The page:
Over the centuries, women, people from underrepresented communities, and immigrants overcame prejudices and social obstacles to make remarkable discoveries in science-but they weren’t the ones to receive credit in history books. People with more power, money, and prestige were remembered as the inventor of the telephone, the scientists who decoded the structure of DNA, and the doctor who discovered the cause of yellow fever.
This book aims to set the record straight and celebrate the nearly forgotten inventors and scientists who shaped our world today.
Harriet Tubman is best known as one of the most famous conductors on the Underground Railroad. As a leading abolitionist, her bravery and selflessness has inspired generations in the continuing struggle for civil rights. Now, National Book Award nominee Erica Armstrong Dunbar presents a fresh take on this American icon blending traditional biography, illustrations, photos, and engaging sidebars that illuminate the life of Tubman as never before.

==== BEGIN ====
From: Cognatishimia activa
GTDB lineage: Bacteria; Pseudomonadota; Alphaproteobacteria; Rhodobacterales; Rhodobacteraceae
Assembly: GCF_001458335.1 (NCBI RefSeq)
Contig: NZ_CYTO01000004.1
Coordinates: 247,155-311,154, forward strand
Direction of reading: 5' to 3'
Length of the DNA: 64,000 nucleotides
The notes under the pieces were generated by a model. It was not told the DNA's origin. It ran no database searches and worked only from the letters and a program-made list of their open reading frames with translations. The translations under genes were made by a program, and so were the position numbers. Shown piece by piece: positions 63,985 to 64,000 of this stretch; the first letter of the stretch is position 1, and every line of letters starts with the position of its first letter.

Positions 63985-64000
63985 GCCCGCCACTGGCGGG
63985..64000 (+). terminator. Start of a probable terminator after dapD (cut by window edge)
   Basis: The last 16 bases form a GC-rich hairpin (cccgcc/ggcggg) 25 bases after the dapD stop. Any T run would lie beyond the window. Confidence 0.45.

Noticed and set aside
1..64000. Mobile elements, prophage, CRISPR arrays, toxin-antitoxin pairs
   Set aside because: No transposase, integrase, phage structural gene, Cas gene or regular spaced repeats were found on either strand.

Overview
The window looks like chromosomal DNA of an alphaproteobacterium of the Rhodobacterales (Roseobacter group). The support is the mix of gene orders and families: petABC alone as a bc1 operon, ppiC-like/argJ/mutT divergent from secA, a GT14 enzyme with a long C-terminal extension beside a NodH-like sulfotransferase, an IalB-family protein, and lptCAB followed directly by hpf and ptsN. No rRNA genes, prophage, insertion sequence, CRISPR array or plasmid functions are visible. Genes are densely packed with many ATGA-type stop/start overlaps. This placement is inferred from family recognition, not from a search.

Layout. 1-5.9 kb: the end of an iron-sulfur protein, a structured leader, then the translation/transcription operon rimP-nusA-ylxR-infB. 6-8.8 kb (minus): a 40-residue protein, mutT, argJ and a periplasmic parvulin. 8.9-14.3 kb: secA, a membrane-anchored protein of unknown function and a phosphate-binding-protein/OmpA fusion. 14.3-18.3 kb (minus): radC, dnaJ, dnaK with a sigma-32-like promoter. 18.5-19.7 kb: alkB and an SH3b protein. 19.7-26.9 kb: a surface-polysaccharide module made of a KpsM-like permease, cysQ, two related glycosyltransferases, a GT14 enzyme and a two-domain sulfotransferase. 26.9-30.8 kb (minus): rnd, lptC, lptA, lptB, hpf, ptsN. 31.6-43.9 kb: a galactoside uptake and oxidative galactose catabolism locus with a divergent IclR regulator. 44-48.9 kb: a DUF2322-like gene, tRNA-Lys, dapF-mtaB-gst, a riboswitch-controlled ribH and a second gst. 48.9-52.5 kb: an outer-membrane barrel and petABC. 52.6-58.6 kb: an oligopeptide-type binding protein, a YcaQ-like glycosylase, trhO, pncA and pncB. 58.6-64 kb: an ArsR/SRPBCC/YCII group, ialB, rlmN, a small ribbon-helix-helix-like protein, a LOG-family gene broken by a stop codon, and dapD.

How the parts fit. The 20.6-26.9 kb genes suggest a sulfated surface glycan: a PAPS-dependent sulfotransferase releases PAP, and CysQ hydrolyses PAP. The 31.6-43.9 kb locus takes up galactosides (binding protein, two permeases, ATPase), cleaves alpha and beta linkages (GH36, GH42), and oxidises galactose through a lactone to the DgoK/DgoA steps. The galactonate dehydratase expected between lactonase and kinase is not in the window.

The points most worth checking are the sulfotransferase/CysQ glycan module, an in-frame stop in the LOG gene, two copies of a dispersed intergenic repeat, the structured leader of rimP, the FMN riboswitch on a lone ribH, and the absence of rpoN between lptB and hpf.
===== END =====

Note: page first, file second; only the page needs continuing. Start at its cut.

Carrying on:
March is Women’s History Month, and in honor of the rich history we have of amazing women, I wanted to share a list of books about female heroes you may or may not know about already. I usually focus on fiction here, but lately I’ve found myself drawn to many of these stories myself, and I wanted to share them. In my glorious plans, I had hoped to share this list early in the month, but it just did NOT work out that way for me.
Brenda Berkman was often told that she couldn’t do certain things because she was a girl. When she grew up, she longed for a job that was challenging, different every day, and required physical and mental strength. In 1977 when the New York City Fire Department finally complied with the Civil Rights Act (from 1964) by allowing women to take the FDNY exam, … Continue reading →
About A Most Clever Girl: How Jane Austen Discovered Her Voice
Witty and mischievous Jane Austen grew up in a house overflowing with words. As a young girl, she delighted in making her family laugh with tales that poked fun at the popular novels of her time, stories that featured fragile ladies and ridiculous plots. Before long, Jane was writing her own stories-uproariously funny ones, … Continue reading →